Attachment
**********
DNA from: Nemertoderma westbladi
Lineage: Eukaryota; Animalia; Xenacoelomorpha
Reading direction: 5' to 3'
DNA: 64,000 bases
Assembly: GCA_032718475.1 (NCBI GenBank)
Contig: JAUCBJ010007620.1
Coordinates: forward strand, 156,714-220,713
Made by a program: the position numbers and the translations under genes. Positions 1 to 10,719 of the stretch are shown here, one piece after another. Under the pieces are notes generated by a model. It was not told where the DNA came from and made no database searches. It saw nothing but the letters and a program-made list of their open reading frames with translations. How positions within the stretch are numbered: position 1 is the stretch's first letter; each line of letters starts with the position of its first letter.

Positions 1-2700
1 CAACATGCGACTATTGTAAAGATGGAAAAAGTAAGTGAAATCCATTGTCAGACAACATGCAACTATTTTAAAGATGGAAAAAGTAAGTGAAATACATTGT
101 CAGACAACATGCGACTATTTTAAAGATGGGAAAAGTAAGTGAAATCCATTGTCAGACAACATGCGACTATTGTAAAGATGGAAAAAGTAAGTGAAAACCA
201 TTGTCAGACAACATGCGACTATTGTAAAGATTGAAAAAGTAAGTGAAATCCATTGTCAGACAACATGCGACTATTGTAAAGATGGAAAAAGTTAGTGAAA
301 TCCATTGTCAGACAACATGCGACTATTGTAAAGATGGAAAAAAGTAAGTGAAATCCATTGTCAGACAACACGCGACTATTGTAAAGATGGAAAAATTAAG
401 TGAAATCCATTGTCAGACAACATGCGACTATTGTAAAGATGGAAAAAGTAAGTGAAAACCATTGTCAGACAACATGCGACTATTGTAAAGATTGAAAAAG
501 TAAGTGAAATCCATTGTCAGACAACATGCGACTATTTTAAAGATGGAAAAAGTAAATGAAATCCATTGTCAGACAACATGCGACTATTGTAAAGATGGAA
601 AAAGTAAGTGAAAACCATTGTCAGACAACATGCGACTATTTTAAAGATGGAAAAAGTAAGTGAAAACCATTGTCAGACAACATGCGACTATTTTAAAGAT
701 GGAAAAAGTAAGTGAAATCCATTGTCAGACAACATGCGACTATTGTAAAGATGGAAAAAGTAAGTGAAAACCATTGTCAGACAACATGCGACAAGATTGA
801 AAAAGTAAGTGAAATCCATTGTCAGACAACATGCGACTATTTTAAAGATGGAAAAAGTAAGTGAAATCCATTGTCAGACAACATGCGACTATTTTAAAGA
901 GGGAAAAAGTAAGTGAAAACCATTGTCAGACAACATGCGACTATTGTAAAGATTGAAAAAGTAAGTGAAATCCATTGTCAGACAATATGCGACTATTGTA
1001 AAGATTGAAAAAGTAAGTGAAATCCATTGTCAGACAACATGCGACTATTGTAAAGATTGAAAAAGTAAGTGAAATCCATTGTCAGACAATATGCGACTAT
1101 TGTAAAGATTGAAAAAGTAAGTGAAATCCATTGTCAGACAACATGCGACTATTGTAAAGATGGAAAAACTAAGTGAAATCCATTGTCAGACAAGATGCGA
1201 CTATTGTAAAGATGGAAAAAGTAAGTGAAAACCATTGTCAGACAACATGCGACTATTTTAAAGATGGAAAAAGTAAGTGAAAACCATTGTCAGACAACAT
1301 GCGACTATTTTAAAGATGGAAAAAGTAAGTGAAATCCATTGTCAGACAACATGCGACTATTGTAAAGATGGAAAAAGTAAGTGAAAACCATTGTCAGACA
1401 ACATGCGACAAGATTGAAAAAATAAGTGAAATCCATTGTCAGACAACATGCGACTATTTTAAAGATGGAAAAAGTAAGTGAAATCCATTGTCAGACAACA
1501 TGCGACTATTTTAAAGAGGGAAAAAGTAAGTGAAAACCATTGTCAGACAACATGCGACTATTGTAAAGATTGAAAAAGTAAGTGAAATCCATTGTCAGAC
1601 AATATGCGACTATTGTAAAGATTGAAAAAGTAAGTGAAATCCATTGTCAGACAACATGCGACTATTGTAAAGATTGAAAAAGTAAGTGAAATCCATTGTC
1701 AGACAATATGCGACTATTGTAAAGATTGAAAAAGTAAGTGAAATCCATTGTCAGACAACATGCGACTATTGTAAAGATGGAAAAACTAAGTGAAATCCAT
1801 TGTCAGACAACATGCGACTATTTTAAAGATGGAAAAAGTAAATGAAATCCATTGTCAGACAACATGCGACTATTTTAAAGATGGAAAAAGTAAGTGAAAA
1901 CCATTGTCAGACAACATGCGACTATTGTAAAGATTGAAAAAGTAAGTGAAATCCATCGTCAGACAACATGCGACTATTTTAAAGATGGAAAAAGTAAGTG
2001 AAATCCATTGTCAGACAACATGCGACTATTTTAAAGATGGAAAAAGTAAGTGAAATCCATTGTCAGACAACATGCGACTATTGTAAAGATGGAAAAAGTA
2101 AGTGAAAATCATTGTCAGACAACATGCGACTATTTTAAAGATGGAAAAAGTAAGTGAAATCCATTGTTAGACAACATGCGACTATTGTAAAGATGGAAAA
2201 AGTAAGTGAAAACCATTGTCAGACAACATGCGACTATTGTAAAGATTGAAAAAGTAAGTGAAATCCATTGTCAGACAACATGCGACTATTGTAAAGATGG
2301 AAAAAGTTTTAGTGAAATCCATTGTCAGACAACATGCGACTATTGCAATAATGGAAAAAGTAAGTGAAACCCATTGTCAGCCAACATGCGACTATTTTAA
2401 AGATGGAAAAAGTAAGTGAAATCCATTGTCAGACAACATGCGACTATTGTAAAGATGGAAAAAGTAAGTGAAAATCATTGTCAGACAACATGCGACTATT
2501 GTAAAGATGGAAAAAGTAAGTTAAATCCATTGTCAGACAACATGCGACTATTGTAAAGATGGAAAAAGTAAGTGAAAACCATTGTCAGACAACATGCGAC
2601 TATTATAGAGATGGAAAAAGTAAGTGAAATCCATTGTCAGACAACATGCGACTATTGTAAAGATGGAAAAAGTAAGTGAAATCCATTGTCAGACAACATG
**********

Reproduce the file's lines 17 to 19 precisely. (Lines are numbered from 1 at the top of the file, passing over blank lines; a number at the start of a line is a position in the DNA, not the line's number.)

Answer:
701 GGAAAAAGTAAGTGAAATCCATTGTCAGACAACATGCGACTATTGTAAAGATGGAAAAAGTAAGTGAAAACCATTGTCAGACAACATGCGACAAGATTGA
801 AAAAGTAAGTGAAATCCATTGTCAGACAACATGCGACTATTTTAAAGATGGAAAAAGTAAGTGAAATCCATTGTCAGACAACATGCGACTATTTTAAAGA
901 GGGAAAAAGTAAGTGAAAACCATTGTCAGACAACATGCGACTATTGTAAAGATTGAAAAAGTAAGTGAAATCCATTGTCAGACAATATGCGACTATTGTA